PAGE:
Throughout his long and illustrious golf career, Darrell Kestner, of Glen Cove, has tried to maintain a modest disposition. And, much like the decorated director of golf at Deepdale Golf Club does in his sport of choice, he excels at this as well. He probably won’t say it, but he was just named the PGA’s Professional of the Year, an honor presented to the top golf pro in the nation for each of the last 64 years.
The first thing you notice about him is his polite demeanor and slight southern twang, influenced no doubt by his humble roots in the small, coal-mining town of Welch, West Virginia, in which he learned to swing the club.
At 64, he counts among his accomplishments numerous accolades and tournament victories both local and national, appearances on the cover of Golf Magazine and on the Golf Channel, and participating in 21 major championship across five decades. In fact, it was at the 1993 PGA Championship where he scored a double-eagle, the first to ever occur throughout the history of the major. He even received a hearty congratulations from Arnold Palmer, with whom he played a practice round the day prior.
But, he calls the PGA’s honor as the most significant and most “thrilling” award he has ever accepted. “To be voted for Professional of the Year among your peers,” Kestner began, “...it’s the highlight of my career, that’s for sure, and the biggest honor.”
As an instructor and as a player Kestner stresses the importance of staying current and is constantly educating himself about the ever-evolving techniques and technology with which the sport has been inundated. He has cultivated something of a give-and-take relationship with his assistant pros, sharing his old-school knowledge and receiving, in return, education about some newer approaches to golf — imperative to his game is surrounding himself with the right people, he says.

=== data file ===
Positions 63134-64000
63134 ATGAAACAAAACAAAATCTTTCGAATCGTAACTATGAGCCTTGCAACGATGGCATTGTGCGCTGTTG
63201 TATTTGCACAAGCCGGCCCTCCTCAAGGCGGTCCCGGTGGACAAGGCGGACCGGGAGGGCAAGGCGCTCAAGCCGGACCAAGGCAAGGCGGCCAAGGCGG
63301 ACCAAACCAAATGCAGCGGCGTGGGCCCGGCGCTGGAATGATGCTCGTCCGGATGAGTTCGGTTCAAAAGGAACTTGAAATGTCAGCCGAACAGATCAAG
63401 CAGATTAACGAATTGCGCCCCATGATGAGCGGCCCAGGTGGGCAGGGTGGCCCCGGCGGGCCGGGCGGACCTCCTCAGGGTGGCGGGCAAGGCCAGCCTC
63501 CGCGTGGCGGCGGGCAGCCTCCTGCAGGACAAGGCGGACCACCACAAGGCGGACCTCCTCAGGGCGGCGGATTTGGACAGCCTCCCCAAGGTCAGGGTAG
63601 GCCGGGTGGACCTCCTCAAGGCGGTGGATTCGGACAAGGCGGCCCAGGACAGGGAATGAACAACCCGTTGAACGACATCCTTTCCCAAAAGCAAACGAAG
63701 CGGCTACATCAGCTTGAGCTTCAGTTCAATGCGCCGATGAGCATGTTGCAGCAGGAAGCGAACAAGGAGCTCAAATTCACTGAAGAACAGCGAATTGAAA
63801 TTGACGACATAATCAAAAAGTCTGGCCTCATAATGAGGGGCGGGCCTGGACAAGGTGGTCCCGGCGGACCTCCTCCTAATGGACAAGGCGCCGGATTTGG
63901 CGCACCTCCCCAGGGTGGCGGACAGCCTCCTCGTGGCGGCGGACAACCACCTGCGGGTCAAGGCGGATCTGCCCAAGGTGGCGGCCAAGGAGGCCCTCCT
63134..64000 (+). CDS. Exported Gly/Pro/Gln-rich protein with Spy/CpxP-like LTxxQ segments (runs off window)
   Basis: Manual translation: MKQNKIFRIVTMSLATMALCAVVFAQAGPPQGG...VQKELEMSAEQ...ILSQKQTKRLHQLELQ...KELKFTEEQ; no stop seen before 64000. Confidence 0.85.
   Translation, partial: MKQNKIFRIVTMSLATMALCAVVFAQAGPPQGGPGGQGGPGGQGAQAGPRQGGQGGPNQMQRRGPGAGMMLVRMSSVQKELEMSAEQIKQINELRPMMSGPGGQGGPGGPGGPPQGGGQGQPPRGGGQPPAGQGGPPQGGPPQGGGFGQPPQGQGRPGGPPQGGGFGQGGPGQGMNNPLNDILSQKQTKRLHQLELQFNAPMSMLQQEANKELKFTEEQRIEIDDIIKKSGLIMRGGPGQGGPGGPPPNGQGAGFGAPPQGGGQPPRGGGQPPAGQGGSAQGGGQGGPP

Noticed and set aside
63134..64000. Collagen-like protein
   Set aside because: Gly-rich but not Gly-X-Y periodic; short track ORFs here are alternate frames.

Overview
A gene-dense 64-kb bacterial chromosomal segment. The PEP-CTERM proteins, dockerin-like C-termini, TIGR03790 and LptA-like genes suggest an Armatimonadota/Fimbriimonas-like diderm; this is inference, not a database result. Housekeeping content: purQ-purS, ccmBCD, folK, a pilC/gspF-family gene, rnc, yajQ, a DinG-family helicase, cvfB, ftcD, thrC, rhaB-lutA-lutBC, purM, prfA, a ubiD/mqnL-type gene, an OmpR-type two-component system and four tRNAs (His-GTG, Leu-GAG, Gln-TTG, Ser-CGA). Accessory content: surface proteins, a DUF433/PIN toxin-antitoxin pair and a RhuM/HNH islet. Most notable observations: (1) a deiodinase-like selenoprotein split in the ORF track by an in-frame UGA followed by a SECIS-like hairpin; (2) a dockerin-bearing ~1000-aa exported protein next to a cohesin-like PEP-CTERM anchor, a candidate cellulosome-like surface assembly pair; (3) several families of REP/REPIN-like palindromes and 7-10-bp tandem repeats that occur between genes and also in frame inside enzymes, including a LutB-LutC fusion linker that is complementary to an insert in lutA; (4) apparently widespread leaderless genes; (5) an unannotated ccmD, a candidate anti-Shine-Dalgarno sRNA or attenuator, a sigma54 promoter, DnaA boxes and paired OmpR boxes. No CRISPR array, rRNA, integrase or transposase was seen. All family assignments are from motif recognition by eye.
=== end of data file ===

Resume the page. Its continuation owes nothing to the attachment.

“Having a really strong staff is key to running a good operation,” he said, adding that it is his staff that allows him to maintain his own high level of play and remain competitive.
He coined a motto for putting — “respect the pace” — a reference to both the speed of the golfer and the speed of the undulating, hilly greens of the North Shore. But this tagline is also indicative of his humility and great appreciation for golf, recognizing that no one is bigger than the game. It is these qualities that have helped him become the polished professional of the year he is today.
While he works at Deepdale G.C. in Manhasset, he enjoys playing at many of the courses in the nearby area, including Glen Cove Municipal Golf Course. He often would play practice rounds there in advance of major championships, and even lent his likeness to a commercial for the course a few years back.
And even though he is the PGA’s Professional of the Year he still works to improve his game.